Autodesk believes Android has grown to become a viable opportunity, enough so that it is bringing a version of its popular drawing app, SketchBook Mobile, to the platform. Autodesk, which makes powerful 2-D and 3-D design software, has a hit with SketchBook Mobile for the iPhone and iPad, recording 2.2 million downloads since first launching in September of last year. The company was waiting to see if Android would attract a vibrant user community before pulling the trigger on its first Android app, something the company says it now sees. “We’ve been keeping an eye on all the smartphone platforms, but Android stuck out; we were getting a lot of customer feedback from people requesting that we support Android,” said Chris Cheung, project manager for SketchBook Mobile during an interview last week.
Autodesk will offer both free and paid versions ($2.99 for the Pro version) of SketchBook Mobile. The apps will only work on Android 2.1 or higher, which leaves out the small but significant number of users still clinging to older versions of Android. Cheung said SketchBook Mobile for Android took six months to build and will be familiar to iOS users, though with some different elements mapped to the buttons on Android devices. Cheung said the decision to support Android was driven not only by customer demand, but also by a distinct absence of top-notch sketching apps in the Android Market. He said Android offers less competition for a company like Autodesk than iOS.
This is another sign that the Android platform is becoming a target for big-name developers. I recently talked about how Zynga, Twitter, Facebook and StumbleUpon were focusing more efforts on Android, giving the platform the kind of support that iOS has long had. There’s still a way to go for Android to become the primary target for developers, but established companies are sensing now is the time to get on board with Android. The user base is there, thanks to some breakneck growth. In many cases, Android Market is still ripe for the picking for larger companies, who don’t face the same high-quality competition you see the App Store.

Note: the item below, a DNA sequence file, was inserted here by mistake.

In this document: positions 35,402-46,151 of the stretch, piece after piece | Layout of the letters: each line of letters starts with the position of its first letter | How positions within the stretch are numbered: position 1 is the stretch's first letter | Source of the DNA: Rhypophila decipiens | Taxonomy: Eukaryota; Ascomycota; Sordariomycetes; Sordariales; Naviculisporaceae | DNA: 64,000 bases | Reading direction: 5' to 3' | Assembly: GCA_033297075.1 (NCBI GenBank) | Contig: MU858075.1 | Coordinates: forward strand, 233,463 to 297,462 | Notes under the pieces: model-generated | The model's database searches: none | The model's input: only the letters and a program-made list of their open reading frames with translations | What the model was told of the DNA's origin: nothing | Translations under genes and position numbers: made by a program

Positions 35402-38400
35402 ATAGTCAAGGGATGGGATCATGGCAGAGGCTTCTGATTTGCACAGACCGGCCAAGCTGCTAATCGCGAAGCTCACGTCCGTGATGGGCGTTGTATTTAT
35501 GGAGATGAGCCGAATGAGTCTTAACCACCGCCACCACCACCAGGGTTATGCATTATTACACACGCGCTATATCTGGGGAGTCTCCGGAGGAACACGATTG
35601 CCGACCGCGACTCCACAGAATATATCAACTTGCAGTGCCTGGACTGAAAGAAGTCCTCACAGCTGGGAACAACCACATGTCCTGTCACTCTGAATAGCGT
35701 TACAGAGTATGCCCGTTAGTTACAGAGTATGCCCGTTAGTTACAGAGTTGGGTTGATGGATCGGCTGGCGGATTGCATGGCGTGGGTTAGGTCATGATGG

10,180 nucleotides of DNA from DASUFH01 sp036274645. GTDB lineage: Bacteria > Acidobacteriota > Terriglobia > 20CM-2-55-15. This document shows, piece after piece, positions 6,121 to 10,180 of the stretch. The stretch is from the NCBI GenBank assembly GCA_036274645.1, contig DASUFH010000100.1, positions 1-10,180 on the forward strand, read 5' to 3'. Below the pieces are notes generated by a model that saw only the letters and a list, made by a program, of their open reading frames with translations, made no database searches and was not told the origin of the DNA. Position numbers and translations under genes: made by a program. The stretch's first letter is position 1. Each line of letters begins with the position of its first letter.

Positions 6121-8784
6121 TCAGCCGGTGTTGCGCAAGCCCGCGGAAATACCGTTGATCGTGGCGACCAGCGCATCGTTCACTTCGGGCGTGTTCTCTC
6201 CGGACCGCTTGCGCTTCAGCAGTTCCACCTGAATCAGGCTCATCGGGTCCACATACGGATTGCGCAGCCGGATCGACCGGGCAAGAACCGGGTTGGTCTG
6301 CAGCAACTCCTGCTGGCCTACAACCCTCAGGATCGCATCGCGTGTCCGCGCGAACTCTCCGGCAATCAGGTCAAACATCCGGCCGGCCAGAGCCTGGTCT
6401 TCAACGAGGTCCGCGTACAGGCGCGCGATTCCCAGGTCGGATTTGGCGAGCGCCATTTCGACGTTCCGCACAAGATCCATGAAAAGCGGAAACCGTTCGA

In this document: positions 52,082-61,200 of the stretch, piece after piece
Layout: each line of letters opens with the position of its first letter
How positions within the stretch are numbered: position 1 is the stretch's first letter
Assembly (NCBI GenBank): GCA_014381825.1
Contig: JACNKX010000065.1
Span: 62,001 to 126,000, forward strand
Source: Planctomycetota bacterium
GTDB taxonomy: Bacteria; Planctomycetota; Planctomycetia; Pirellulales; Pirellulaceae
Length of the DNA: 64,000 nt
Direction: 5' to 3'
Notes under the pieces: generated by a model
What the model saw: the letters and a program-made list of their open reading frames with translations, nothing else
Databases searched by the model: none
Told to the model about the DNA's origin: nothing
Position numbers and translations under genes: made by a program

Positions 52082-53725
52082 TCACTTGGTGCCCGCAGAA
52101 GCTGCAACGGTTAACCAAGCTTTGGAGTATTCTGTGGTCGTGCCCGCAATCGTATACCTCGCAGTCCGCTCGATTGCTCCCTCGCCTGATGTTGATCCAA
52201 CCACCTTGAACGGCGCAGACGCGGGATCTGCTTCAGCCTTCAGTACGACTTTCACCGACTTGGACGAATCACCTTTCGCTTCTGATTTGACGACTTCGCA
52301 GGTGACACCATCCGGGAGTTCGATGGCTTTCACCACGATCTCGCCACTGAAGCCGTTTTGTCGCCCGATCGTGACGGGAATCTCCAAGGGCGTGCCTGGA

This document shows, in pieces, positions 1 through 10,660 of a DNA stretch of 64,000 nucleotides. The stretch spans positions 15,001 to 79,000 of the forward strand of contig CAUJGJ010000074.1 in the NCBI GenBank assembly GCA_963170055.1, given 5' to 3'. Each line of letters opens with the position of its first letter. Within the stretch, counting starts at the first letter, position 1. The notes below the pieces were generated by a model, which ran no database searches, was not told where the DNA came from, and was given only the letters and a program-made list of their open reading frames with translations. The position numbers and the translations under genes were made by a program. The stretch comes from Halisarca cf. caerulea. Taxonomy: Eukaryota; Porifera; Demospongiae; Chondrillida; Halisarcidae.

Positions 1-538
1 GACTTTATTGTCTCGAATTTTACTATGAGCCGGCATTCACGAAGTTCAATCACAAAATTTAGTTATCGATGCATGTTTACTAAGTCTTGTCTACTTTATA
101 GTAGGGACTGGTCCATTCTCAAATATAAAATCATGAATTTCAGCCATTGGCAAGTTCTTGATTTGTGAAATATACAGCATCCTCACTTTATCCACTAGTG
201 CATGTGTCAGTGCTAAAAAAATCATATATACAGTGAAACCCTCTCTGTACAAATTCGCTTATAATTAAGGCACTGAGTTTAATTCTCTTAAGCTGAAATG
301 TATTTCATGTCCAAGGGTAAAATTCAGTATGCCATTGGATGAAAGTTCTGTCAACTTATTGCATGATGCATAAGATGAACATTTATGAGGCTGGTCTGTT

Given the popularity of free apps in the Android Market, it will be interesting to see Autodesk’s breakdown between paid and free downloads of its new app; Cheung said about a quarter of SketchBook Mobile’s downloads on iOS are paid. With Android users’ tendency to choose free over paid apps, I don’t expect Android to match the iOS paid figure right away, but it would be good to see Autodesk get a significant number of paid downloads, because it’s a quality app that deserves it.
That will be the test for Android. It’s not enough to just attract big-name developers to Android; they have to see good money-making opportunities to keep building Android apps. Mobile advertising and in-app purchases are becoming solid ways to make money, but for companies like Autodesk, which rely on getting users to buy the paid version, that’s still the model that matters the most right now.
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